Psalm 2 (New International Version)
1 Why do the nations conspire
and the peoples plot in vain?
2 The kings of the earth take their stand
and the rulers gather together
against the LORD
and against his Anointed One.
3 "Let us break their chains," they say,
"and throw off their fetters."
4 The One enthroned in heaven laughs;
the Lord scoffs at them.
5 Then he rebukes them in his anger
and terrifies them in his wrath, saying,
6 "I have installed my King
on Zion, my holy hill."
7 I will proclaim the decree of the LORD :
He said to me, "You are my Son;
today I have become your Father.
8 Ask of me,
and I will make the nations your inheritance,
the ends of the earth your possession.
9 You will rule them with an iron scepter;
you will dash them to pieces like pottery."
10 Therefore, you kings, be wise;
be warned, you rulers of the earth.
11 Serve the LORD with fear
and rejoice with trembling.
12 Kiss the Son, lest he be angry
and you be destroyed in your way,
for his wrath can flare up in a moment.
Blessed are all who take refuge in him.
Acts 4:24-27 (New Living Translation)
24 When they heard the report, all the believers lifted their voices together in prayer to God: “O Sovereign Lord, Creator of heaven and earth, the sea, and everything in them—25 you spoke long ago by the Holy Spirit through our ancestor David, your servant, saying,
‘Why were the nations so angry?
Why did they waste their time with futile plans?
26 The kings of the earth prepared for battle;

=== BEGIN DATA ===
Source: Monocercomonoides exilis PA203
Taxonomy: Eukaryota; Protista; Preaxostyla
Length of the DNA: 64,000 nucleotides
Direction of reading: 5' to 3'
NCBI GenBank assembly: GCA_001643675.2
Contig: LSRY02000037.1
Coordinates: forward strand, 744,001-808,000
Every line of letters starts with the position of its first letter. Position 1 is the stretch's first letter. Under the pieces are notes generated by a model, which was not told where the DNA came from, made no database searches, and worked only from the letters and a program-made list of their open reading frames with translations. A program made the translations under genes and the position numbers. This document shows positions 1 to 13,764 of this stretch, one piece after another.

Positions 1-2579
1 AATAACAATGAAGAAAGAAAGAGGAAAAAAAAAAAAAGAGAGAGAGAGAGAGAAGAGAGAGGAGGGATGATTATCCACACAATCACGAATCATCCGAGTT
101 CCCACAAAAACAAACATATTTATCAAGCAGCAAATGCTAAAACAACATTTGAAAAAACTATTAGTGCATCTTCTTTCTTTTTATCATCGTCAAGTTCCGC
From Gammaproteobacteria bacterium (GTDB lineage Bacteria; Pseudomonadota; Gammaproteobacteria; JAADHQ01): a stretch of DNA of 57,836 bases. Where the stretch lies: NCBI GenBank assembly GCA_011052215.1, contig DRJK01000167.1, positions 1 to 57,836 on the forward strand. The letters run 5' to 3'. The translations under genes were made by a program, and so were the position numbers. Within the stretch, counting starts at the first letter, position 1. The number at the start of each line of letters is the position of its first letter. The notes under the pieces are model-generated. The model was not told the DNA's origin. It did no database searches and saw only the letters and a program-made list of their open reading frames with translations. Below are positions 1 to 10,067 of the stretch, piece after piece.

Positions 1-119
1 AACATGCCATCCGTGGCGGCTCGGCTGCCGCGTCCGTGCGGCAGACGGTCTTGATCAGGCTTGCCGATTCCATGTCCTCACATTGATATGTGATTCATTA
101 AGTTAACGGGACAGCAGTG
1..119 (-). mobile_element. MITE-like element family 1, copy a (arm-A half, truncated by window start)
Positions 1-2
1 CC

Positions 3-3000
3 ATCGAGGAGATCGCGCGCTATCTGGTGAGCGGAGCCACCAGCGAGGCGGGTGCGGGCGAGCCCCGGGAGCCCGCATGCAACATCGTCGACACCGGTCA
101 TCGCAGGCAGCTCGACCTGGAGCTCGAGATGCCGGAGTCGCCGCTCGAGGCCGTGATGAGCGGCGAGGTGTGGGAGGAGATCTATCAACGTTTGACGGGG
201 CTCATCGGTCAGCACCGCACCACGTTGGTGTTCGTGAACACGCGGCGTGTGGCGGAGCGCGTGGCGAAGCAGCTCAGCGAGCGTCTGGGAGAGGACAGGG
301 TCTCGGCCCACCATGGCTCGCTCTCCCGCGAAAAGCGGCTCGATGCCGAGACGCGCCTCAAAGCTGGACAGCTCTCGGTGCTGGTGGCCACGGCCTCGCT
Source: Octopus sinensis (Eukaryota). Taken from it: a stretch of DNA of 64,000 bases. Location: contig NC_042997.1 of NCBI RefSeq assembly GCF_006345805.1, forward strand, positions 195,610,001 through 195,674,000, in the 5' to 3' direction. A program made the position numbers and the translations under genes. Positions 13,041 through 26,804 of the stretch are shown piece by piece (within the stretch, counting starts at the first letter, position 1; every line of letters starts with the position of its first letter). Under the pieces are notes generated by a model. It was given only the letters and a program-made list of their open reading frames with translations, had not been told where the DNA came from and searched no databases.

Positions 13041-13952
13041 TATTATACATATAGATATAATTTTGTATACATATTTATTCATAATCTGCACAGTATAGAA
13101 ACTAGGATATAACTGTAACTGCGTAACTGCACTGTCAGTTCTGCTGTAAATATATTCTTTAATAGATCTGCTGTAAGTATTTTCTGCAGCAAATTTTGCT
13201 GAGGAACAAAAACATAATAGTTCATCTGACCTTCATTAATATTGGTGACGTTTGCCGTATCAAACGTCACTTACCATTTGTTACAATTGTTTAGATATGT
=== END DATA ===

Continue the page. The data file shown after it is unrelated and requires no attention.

the rulers gathered together
against the Lord
and against his Messiah(his Christ).’
27 “In fact, this has happened here in this very city! For Herod Antipas, Pontius Pilate the governor, the Gentiles, and the people of Israel were all united against Jesus, your holy servant, whom you anointed.
This psalm was written several hundred years before the time of Christ,and has been attributed to be a psalm of David, written when he was fleeing from his son Absolom. This psalm was also frequently quoted in the New Testament, where it applied to Christ as the great Son of David and God's Annointed.
In that sense, it serves as a type of prophecy about the coming of Jesus Christ. To me though it is more representative of the second coming of Jesus, not his first. When he first came as Messiah, it was as a suffering servant to teach and give up his life for our sins. At his second coming, he will come to gather his church to take them with him to heaven, before his judgement of the unrighteous on the earth. He will then be the conquering king.
When you carefully read this psalm, picture it in the context of the second coming of Jesus Christ. It serves as a timely warning to an arrogant world that has refused to follow God and accept His Son as Lord and Savior, take to heart the warning to take refuge in him where you will find safety and blessing. It will sheild you from the wrath that is to come.